Domhnall Gleeson, son of brilliant actor Brendan Gleeson, is only in his mid-30s, but he’s already put together an impressive resume. Breaking out in 2015 when he starred in The Revenant, Ex Machina, AND Star Wars: The Force Awakens, the actor has become one of the my favorite additions to any ensemble. He’s also completely capable of playing the leading man, as he did in About Time and Good-bye Christopher Robin. It’s not enough that he’s a part of Star Wars, Gleeson is also a member of the Wizarding World, appearing in the final two Harry Potter films as the most ginger-friendly family in fiction: The Weasleys. Incredibly versatile and as hard-working as his dad, Gleeson’s future looks very bright.
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Leonardo DiCaprio in his mid-40s has already had a career spanning a quarter century. From a child star on Growing Pains, DiCaprio quickly became a young actor to watch in films like A Boy’s Life, Marvin’s Room, and then rocketed to one of the most famous people on the planet after the Titanic phenomenon. DiCaprio, very smartly, took a good break after Titanic to separate himself, and then started learning. He attached himself to directors, most notably Martin Scorcese, and started honing his craft. The thing about DiCaprio is: he gets better after every film. He takes something from it. He pushes himself. He’s always trying to add to his already formidable bag of tricks. While the projects he chooses don’t always pan out, it’s never because of a lack of effort from DiCaprio, and he’ll take things even from imperfect films and grow. Inception, The Revenant, Catch Me If You Can, Blood Diamond, The Departed, Shutter Island, The Wolf of Wall Street…..DiCaprio’s just getting warmed up, and I don’t think we’ve seen his best performance yet.
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Charlize Theron is the queen of action right now in Hollywood, which isn’t a bad title to attain after 20 years playing mostly deeply serious character roles. Theron, who is originally from South Africa, doesn’t have as deep a resume as some of the actresses from her generation, but it’s not lack of talent that prevents her, more a tendency to take on misguided “message” projects that fall flat. Additionally, if you look for Monster among her 10 Best, you won’t find it as it is one of the few films in my life I’ve walked out of because I found it so deeply unpleasant. Doesn’t mean that she wasn’t outstanding in her acting; just means that there’s only so much hooker/serial killer I can take (and from the eventual director of Wonder Woman….who knew?). She’s on a serious career upswing in the wake of stealing Mad Max: Fury Road (where’s our Furiosa spin-off?) and re-establishing her action dominance in Atomic Blonde. She looks 20 years younger than her actual age, and can beat you up, so it’s unlikely this actress is going to fall prey to the gender wall that eats so many careers. I’d like to see her do more comedy though. She has great timing, and that’s something you can’t teach.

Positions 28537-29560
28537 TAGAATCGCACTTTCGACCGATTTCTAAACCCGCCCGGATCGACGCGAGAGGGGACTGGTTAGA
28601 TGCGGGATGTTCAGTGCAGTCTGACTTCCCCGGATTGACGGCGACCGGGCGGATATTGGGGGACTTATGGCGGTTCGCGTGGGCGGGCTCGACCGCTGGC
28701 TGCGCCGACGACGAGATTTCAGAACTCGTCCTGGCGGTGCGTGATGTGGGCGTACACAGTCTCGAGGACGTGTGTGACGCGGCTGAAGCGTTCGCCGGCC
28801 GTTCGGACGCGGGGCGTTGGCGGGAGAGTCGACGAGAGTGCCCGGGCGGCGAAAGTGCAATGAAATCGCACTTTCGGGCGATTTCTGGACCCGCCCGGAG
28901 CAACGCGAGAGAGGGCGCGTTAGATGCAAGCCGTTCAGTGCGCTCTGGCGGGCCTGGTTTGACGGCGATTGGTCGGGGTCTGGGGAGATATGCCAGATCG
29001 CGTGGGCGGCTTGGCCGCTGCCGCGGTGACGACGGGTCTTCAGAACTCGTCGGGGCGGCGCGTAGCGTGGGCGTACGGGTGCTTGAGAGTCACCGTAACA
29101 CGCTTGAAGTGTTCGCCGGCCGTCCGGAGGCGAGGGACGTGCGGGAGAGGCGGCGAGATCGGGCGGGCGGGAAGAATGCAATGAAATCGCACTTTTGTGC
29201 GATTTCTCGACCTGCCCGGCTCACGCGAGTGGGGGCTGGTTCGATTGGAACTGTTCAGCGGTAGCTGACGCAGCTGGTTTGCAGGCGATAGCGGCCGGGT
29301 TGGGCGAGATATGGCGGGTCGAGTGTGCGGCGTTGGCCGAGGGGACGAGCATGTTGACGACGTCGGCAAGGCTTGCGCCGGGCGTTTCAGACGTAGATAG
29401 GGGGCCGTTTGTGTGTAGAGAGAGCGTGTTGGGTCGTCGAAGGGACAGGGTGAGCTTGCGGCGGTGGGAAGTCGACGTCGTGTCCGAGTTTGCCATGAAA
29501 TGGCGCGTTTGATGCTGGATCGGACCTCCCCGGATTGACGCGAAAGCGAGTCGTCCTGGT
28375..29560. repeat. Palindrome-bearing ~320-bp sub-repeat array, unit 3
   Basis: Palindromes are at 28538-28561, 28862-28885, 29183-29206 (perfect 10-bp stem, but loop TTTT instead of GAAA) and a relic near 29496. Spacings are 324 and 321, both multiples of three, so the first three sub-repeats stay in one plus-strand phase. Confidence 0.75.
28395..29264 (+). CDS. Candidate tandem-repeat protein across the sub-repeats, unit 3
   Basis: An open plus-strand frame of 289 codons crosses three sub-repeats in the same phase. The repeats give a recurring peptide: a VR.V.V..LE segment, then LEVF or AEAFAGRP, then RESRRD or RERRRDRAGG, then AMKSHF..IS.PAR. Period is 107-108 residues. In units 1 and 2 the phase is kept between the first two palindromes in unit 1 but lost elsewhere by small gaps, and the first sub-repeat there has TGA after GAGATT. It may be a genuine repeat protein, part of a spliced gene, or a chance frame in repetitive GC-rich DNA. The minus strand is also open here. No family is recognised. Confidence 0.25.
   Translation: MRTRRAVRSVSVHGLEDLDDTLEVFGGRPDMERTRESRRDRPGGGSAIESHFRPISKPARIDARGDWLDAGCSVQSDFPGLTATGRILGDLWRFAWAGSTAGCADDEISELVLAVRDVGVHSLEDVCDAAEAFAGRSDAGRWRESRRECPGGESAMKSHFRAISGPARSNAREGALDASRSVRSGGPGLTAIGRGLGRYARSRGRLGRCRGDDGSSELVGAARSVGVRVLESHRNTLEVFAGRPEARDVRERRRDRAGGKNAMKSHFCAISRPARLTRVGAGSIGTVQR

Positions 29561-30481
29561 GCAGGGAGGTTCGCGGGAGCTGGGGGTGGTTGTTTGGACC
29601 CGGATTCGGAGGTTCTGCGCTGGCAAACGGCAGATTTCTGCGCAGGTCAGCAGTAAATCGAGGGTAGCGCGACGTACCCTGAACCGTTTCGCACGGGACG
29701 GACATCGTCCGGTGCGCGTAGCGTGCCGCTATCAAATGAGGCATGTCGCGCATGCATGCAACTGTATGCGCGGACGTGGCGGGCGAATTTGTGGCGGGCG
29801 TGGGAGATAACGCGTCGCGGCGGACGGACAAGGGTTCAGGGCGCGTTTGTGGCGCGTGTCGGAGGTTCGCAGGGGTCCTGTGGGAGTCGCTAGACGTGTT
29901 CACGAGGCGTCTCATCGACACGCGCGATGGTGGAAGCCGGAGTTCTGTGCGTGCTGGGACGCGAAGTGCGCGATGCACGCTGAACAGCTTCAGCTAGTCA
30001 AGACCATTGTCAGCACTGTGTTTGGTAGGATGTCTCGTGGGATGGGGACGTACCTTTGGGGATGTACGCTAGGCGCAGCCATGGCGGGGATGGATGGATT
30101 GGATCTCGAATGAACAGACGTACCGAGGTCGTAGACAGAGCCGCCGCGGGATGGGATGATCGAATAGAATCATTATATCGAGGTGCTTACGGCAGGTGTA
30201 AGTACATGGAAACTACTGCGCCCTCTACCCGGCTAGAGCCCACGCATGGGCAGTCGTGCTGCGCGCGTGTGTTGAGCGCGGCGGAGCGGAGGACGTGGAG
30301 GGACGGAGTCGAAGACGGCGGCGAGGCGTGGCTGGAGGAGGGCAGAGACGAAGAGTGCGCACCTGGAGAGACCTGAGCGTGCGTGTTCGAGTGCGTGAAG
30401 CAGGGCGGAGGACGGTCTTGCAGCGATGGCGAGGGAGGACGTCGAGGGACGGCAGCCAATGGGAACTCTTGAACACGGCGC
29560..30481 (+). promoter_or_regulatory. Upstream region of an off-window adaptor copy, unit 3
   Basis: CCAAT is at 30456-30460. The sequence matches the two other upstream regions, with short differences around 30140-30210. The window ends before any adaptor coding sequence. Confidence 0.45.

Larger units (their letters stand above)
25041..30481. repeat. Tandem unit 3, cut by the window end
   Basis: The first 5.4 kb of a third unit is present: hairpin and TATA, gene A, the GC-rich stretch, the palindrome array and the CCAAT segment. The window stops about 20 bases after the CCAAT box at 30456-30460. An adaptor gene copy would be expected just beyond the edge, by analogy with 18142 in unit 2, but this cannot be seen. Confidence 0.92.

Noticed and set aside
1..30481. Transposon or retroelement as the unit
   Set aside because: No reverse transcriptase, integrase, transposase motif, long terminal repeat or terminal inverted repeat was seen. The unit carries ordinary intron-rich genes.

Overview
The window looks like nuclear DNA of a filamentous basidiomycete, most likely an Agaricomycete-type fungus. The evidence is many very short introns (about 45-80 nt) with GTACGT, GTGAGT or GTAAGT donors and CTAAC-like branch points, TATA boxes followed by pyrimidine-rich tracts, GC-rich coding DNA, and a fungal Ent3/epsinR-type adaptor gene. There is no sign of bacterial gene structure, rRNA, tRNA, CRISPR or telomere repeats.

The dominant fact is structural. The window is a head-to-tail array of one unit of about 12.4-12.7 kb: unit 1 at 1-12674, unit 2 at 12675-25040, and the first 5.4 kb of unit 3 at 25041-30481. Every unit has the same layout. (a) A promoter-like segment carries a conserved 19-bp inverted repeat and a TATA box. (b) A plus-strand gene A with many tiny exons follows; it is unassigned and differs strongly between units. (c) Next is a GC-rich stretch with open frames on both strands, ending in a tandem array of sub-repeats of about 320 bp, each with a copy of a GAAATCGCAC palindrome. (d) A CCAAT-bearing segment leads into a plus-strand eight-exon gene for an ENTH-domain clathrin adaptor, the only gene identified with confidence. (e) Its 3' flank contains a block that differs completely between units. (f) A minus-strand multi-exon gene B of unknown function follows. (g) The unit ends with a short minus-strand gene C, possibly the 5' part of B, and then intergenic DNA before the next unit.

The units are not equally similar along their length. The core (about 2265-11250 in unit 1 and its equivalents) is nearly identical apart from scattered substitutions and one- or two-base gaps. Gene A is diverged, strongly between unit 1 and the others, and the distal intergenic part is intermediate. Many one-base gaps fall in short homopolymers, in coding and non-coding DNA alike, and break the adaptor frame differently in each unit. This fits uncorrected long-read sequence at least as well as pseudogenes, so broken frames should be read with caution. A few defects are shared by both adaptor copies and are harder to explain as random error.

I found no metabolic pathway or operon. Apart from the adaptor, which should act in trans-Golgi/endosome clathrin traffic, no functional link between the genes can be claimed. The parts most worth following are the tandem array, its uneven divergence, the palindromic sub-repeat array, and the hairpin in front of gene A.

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Tom Hardy has, for an actor only 15 or so years into his career, put together a top 10 list of projects that would be the lifetime envy of most. Rarely the leading man, Hardy seems most comfortable in a high-class ensemble where he can build indelible characters that steal movies. Even before he became part of the “Nolan Troupe”, joining the director for Inception, The Dark Knight Rises, and Dunkirk, Hardy was firmly established as a consummate character actor. Even in films like Mad Max: Fury Road, in which he’s the title character, he was content to let Charlize Theron’s Furiosa steal the movie while he provided the constant and the result was the Academy actually nominated a cool movie for Best Picture. Hardy is one of many actors that had their first high-profile role in Band of Brothers (one of the five best things ever to air on TV) along with James McAvoy, Michael Fassbender, and others. Hardy doesn’t stick just to films, having returned to TV for the massively underrated Peaky Blinders and beginning his own starring vehicle in FX’s Taboo. He’s a chameleon (compare skinny Band of Brothers Hardy with Bane), but at the core of all of his characters is a fierce anger that sometimes burns hot or cold, but it’s always an asset to whatever project he’s undertaking.
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Anyone who wondered if Chris Rock was going to address the controversy surrounding the lack of minority nominees in his second, turn as Oscar host, had about six seconds to wonder. Rock, in a monologue so strong that it reminded everyone why he’s the best stand-up comedian today, absolutely blasted the Academy, the boycott, racism in general and did it all in such a wise and hysterical way that I don’t think anyone else could have. In fact, the first half of the show was pretty much The Chris Rock Variety Show With a Special Focus on Race….and it was (with a few exceptions) pretty brilliant. Before we get to the actual awards, which were every bit as bizarre as the rest of the night, here’s Rock’s monologue:
Continue reading 2016 Oscar Winners and Recap of the Wildest Show in Recent Memory